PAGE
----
Link Roundup:
Single Cortical Neurons as Deep Artificial Neural Networks !!

-This Is Silicon Valley : I feel myself becoming part of the machine

–Utah Bans Police From Searching Digital Data Without A Warrant,
Closes Fourth Amendment Loophole

The 72nd Cannes Film Festival has officially announced its selections for 2019

NP: Courtney Barnett & Kurt Vile – “Over Everything”.

https://www.reuters.tv/l/PFoT . LDN

Slow News Day

How Congress Got Dumb on Tech—and How It Can Get Smart [washingtonmonthly]

Microsoft turned down facial-recognition sales on human rights concerns [reuterss]

Newsonomics: The newspaper industry is thirsty for liquidity as it tries to merge its way out of trouble

NYC NOTES – 1-2-3 Trains

If you ride the 1/2/3 train you may have noticed that if you get on at the zebra-stripes (mid platform where the conductor pulls up and points) they are now holding doors for people.

Have always entered trains from that part of the platform and over decades watched them slam doors in peoples faces in a rush to next stop – this was fine. It seems we have a new more civil subway now.

Supper Club: April and Life’s Work

Spring is officially here but the weather has been mixed.  For April’s Supper Club with M and T, I looked through my pantry and fridge, and decided on an Indian menu.  My friend had given me a loads of Indian spices and this best-selling cookbook by Camellia Panjabi, 50 Great Curries of India.

Menu: I had a butternut squash that I was anxious to use so decided on a soup, and I have always been a fan of chaats, and of course thought a curry would be mandatory.

Indian-Scented Butternut Squash Soup
Chickpea Chaat
Shahi Paneer with Basmati Rice

Drink: Sauvignon blanc

Dessert: Royce chocolates

Conversation: Changing careers mid-career

“How did you get to where you are?”

When I was working in television entertainment, I often tell the story about how students from my alma maters would ask how I got my job as a digital executive. My response was that I just followed my passions and trusted my instincts. I studied history as an undergraduate; worked in publishing in Tokyo; moved to Palo Alto for grad school; and moved to New York to join a start-up in fine art e-commerce (that went bust), then worked for Esther Dyson, and married my love for music with a gig at AOL; and then landed at Bravo where my other loves for food and fashion and pop culture were able to be fused with my by-then-kinda-long career in digital. But after many years making a living in the digital space, I hungered to get back to basics and knew that food was the direction I wanted to face. I took courses at the International Culinary Institute, and learned about plant-based nutrition and plant-based baking from Matthew Kenney Culinary. And now I am trying my hand at writing about my love of cooking, eating, and dining.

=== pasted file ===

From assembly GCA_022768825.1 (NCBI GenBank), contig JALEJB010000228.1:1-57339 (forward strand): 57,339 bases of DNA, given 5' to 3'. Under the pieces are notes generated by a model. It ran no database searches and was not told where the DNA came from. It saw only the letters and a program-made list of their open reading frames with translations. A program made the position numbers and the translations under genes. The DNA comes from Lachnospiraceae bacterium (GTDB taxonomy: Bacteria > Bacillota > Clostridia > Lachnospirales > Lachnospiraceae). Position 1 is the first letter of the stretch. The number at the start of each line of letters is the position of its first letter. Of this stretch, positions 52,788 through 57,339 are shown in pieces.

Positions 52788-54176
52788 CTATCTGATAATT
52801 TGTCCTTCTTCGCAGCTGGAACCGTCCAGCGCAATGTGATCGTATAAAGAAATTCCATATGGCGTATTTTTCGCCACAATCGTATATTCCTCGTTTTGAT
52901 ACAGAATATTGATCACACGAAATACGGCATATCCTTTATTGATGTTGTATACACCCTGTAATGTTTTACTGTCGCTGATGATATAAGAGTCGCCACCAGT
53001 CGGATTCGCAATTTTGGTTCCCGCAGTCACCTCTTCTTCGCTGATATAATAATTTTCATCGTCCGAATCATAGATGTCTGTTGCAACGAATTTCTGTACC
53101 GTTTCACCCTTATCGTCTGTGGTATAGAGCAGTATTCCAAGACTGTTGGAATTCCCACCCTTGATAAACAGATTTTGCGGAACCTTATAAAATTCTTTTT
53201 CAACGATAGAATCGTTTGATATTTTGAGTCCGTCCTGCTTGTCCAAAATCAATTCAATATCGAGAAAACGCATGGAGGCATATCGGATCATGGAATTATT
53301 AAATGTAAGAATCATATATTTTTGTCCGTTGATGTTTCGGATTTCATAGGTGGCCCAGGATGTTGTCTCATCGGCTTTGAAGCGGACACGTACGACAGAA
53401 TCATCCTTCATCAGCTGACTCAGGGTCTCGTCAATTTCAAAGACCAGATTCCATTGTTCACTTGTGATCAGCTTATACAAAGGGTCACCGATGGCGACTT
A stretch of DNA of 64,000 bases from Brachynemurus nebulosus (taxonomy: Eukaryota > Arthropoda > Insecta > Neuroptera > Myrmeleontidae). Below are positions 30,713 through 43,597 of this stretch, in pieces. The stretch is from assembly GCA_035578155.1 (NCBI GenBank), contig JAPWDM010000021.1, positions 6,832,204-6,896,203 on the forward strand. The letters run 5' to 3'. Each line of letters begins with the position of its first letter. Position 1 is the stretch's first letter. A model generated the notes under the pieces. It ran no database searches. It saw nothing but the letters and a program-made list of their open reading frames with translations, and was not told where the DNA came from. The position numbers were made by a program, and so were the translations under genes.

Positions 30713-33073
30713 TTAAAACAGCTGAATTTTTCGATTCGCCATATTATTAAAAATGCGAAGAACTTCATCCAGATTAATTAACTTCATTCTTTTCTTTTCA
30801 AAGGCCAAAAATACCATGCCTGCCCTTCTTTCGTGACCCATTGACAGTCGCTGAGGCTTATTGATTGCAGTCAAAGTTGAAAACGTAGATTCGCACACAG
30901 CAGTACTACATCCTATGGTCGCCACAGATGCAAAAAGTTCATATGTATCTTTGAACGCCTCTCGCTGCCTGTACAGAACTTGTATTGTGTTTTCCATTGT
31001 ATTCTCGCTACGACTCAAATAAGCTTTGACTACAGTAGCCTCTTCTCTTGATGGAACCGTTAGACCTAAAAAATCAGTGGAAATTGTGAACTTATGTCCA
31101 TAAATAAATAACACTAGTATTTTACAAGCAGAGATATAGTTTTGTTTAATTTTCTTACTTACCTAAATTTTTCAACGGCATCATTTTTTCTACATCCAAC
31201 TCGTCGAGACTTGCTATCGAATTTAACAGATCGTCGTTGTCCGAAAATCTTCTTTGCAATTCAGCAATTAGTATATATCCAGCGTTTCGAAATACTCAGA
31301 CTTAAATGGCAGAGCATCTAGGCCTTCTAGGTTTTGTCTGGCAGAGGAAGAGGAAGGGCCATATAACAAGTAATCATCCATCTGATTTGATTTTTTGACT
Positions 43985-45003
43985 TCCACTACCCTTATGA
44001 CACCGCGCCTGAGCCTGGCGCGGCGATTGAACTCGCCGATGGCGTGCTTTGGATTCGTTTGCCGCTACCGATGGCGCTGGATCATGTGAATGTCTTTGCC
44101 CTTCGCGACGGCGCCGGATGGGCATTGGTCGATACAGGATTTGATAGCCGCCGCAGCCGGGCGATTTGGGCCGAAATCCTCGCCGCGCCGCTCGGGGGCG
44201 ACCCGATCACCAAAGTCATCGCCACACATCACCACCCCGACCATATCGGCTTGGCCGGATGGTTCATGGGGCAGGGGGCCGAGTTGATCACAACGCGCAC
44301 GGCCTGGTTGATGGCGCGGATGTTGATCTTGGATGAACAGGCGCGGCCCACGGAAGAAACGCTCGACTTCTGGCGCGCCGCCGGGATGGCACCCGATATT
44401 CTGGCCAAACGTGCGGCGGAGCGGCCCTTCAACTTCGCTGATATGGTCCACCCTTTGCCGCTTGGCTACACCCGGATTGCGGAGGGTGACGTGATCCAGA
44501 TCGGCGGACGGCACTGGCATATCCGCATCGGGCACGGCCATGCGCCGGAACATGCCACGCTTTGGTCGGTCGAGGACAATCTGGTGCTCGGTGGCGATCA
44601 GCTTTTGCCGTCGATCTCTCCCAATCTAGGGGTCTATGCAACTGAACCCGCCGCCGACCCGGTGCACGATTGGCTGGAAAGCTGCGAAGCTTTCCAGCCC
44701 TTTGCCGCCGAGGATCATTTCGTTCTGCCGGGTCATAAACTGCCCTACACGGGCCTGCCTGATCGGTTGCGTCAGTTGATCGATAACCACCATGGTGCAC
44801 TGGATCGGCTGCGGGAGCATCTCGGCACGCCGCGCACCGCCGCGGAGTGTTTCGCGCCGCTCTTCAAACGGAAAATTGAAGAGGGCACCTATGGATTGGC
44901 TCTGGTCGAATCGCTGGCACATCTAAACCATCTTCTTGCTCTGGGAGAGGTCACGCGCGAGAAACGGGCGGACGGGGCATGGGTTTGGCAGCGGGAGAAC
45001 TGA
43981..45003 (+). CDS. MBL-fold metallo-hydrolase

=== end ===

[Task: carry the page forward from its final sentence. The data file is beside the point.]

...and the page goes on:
Not exactly a normal career path.

My Supper Club friends have been working all their lives but have also taken seemingly non-sequitur turns in their careers. When I met M in Tokyo, she was a news television anchor, and then went to business school, and started her career in finance. She’s looking to fuse her background with more pro-social causes now.

And T was and still is a fashion designer, producing beautiful natural fiber pieces, but she also went back to school and got her MA in Modern and Contemporary Art History from Christie’s as well as an MBA. She is now a private art advisor and curator, as well an educator.

Also, not exactly normal career paths.

We talked about the challenges of making new moves in our careers. You end up spending a lot of time explaining the shifts and weaving the right narrative to those parties who are not used to non-traditional career journeys. And we look to each other for advice, guidance and recommendations in our respective next steps. Just having open non-judge-y ears is so refreshing.

Life teaches us much and I feel that if we are truly paying attention, we would bend and grow in different directions throughout it.

Predictive Attrition Program